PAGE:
The good-naturedness of the Modi-Biden summit may have been quiet, but expectations are high, both strategically and in terms of stalled economic relations. The latter has even more contentious issues than the former. Expanding trade and technology ties may have been highlighted as one of the meeting’s great hopes, but success may be limited here.
Bilateral trade volumes have increased over the years, but the obstacles to a strong acceleration appear to be increasing rather than the other way around. The result is that China has supplanted the United States as India’s largest trading partner in the past fiscal year.
In this context, much remains to be done to iron out the many difficulties in trade relations which have stubbornly refused to disappear over the years. These include non-tariff barriers, lack of alignment with international quality standards and a perceived failure to provide access to this country’s huge market. Market access constraints have been a perpetual complaint of successive US administrations.
A new dimension has been added to the plethora of differences between the two countries, with the United States apparently signaling its disinterest in a bilateral free trade agreement (FTA). The prospect of such an FTA has been hotly debated during the Trump administration’s tenure, but no positive decisions have been made. There was talk of a mini trade deal, but that also fell through.
Obviously, it has been recognized that the gap between the two sides is too wide to be bridged now by a bilateral agreement. Although Trade Minister Piyush Goyal has called for moving forward on other fronts, America’s disinterest in an FTA has been a disappointment as India tries to forge more regional trade pacts.
Significantly, Goyal also warned the industry that seeking market access overseas would mean reciprocal opening of markets here. It remains to be seen whether this means that the gradual rise in protectionist tariffs since the NDA took power will be reversed. But there is no doubt that if India is to integrate into global value chains, it will have to stop the creeping tariff hikes that are adding costs to the economy. The economic benefits of being part of the Quad group will also be nullified unless there is a serious effort to open up the domestic market to Japan and Australia, as well as the United States.
Better access is at the heart of Quad’s semiconductor technology cooperation plan – the ubiquitous chips at the heart of all technical goods that are taken for granted these days. The global chip shortage, combined with the fact that the biggest producer, Taiwan, faces the threat of a Chinese takeover, has pushed this item onto the Quad’s priority list. The complementarities in technological expertise, manufacturing capabilities and engineering skills between these four countries can successfully create a global supply chain for semiconductors.
The question is: will this government put aside its Atmarnirbhar policy and its protectionist approach to be part of this value chain?
The answer must be yes if it is to become an integral part of Quad’s semiconductor supply chain initiative. The initiative arose out of the recognition that national self-sufficiency does not work in this sector. The four-country grouping even officially called for a diverse and competitive market, a comment based on the fact that semiconductor production is typically spread across multiple countries. If the initiative is successful, it will lift many countries out of the grip of dependence on China or besieged Taiwan for their critical chip supplies.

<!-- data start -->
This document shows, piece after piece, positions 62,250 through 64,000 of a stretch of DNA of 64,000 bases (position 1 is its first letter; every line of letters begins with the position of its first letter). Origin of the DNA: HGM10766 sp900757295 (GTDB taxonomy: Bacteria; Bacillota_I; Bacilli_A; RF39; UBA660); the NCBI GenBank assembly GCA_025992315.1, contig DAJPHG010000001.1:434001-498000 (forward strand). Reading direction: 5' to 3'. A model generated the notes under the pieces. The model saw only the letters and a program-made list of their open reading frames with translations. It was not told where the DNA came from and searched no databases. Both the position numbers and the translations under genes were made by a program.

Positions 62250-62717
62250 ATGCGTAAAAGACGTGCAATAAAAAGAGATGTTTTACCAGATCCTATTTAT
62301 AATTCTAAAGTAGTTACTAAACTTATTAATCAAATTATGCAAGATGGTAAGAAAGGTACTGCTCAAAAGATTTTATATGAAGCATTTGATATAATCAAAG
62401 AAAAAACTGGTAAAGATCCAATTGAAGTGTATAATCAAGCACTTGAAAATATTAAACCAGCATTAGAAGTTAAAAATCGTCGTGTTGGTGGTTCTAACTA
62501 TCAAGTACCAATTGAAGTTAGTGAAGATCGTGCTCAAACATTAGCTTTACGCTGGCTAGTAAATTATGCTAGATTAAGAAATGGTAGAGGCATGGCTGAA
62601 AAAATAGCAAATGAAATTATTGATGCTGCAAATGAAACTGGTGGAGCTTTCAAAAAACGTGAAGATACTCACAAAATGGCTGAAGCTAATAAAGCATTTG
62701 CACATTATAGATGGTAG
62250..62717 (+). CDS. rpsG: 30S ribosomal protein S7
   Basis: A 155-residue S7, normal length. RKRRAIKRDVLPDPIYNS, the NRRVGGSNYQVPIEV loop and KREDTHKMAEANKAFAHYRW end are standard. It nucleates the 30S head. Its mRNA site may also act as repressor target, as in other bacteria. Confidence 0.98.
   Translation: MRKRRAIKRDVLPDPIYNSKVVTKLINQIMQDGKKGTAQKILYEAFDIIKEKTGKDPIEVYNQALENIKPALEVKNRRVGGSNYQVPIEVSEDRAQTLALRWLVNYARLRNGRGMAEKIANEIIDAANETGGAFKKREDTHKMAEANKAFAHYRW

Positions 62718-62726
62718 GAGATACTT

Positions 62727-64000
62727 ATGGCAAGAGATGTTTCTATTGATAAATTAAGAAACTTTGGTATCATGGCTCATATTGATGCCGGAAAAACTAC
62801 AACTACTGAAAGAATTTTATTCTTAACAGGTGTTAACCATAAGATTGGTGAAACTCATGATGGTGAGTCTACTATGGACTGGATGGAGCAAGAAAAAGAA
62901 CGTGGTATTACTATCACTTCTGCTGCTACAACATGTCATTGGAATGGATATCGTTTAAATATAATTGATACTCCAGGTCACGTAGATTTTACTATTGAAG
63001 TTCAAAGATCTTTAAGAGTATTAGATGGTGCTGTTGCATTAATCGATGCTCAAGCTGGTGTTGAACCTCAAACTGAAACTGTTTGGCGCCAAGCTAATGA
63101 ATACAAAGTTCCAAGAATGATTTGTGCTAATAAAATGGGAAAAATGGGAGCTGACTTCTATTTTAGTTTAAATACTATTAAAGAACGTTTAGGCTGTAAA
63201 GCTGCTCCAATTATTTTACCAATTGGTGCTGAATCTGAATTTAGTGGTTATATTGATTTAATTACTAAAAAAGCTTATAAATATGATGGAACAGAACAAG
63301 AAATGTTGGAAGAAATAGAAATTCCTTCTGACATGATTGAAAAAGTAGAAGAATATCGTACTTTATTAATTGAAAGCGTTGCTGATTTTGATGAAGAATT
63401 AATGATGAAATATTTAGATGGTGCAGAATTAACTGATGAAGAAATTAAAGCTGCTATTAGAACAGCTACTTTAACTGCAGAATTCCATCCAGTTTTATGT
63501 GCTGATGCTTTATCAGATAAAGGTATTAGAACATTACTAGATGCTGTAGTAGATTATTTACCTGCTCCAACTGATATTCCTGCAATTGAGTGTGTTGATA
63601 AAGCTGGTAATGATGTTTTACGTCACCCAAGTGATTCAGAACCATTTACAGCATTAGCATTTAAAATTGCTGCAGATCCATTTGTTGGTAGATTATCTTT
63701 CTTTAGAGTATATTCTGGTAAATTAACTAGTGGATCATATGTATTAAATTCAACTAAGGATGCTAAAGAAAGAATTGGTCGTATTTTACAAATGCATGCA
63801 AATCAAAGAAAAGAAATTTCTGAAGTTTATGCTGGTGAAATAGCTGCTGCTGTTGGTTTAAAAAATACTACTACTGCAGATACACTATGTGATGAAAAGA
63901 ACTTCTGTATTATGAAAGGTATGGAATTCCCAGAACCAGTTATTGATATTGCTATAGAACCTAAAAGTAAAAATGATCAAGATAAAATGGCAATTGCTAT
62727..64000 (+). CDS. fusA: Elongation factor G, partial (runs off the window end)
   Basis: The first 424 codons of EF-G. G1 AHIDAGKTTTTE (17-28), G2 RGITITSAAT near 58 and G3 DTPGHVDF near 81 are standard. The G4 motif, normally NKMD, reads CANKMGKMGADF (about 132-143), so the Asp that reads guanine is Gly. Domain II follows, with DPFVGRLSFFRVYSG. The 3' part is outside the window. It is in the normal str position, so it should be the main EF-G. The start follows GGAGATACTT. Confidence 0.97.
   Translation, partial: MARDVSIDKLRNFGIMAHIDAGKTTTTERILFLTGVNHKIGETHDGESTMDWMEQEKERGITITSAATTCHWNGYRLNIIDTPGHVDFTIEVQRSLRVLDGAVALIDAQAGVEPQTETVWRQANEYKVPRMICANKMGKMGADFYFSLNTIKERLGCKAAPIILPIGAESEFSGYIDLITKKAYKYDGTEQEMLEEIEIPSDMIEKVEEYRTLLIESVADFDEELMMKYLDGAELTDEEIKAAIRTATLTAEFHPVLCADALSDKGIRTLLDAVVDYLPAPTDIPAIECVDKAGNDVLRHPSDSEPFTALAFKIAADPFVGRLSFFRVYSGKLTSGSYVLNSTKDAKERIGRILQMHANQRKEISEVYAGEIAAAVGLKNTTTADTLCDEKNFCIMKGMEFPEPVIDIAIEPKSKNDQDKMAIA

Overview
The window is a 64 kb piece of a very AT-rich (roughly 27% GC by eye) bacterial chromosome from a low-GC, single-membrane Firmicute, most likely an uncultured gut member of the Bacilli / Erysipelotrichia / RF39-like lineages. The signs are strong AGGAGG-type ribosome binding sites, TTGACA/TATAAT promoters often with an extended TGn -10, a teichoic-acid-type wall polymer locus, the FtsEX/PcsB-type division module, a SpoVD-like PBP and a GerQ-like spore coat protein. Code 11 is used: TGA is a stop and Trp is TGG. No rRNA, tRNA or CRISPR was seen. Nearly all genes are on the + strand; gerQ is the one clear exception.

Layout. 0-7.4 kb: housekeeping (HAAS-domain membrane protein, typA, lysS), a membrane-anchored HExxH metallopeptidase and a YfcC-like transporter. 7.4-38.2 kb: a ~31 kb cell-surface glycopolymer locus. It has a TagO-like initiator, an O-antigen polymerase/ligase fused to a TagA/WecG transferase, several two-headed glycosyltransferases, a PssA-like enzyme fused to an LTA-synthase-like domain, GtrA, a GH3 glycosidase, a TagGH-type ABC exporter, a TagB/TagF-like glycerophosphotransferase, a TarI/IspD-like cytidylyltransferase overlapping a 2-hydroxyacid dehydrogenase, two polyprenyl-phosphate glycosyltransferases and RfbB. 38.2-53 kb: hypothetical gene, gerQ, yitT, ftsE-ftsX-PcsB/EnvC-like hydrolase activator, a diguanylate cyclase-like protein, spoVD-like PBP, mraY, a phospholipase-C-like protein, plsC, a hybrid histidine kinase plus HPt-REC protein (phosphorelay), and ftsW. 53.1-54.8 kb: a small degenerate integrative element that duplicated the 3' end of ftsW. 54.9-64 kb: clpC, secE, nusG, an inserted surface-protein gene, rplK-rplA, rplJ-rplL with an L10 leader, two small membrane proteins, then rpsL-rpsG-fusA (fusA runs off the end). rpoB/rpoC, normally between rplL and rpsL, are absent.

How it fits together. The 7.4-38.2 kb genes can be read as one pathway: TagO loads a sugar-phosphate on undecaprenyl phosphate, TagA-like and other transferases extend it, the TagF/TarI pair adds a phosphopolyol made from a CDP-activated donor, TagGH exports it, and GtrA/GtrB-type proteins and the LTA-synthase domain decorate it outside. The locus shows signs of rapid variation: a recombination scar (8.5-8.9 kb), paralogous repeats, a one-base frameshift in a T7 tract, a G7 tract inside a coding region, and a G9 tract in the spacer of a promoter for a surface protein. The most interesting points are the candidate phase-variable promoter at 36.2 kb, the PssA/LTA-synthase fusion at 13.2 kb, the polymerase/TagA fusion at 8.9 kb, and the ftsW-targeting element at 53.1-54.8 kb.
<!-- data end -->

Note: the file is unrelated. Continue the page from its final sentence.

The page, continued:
So far, India has not played a central role in the global value chains that fuel trade flows around the world. One of the reasons, according to a recent survey by consulting firm Deloitte, is apparently the fact that the attraction of coming to this country for many investors is its large domestic market.
Multinational business leaders, especially Japanese, are interested in investing here despite the current economic downturn, but only to supply the domestic market, not to make India a springboard for exports.
This perception needs to change and Quad’s semiconductor initiative could be the starting point in case it leads to the removal of the current protectionist mindset.
What is interesting, however, is that foreign direct investment inflows have increased despite the 7.3% contraction in growth in 2020-2021. These increased by almost 10%, from $ 74.39 billion in 2019-2020 to $ 81.72 billion in 2020-2021. This is when global FDI flows increased from $ 1.5 trillion to $ 1,000 billion during the same period.
All the better, but these flows are not aimed at making India part of global value chains, as this would require both lowering tariff barriers and measures to improve the ease of doing business. In the absence of such policy changes, the Deloitte survey indicates that Vietnam and Indonesia score higher as investment destinations than India among global business leaders.
For India to reap the benefits of summit camaraderie with the United States as well as other Quad partners, there must be a fundamental policy shift. When the Modi government took power, far-reaching and far-reaching economic reforms had to be put in place. Instead, there has been a gradual phased approach in many areas. Then came the Atmanirbhar policy which was in fact a step back in the era of protectionism.
One can only hope that politics will be sidelined for a more pragmatic approach in line with recent initiatives to reverse retrospective tax laws and support the struggling telecommunications sector. A new approach has been taken in recent times to moribund economic policies, even if they are quite late. This approach must be extended to commerce and technology. Otherwise, the prospect of a positive Quad Summit outcome might be nonexistent.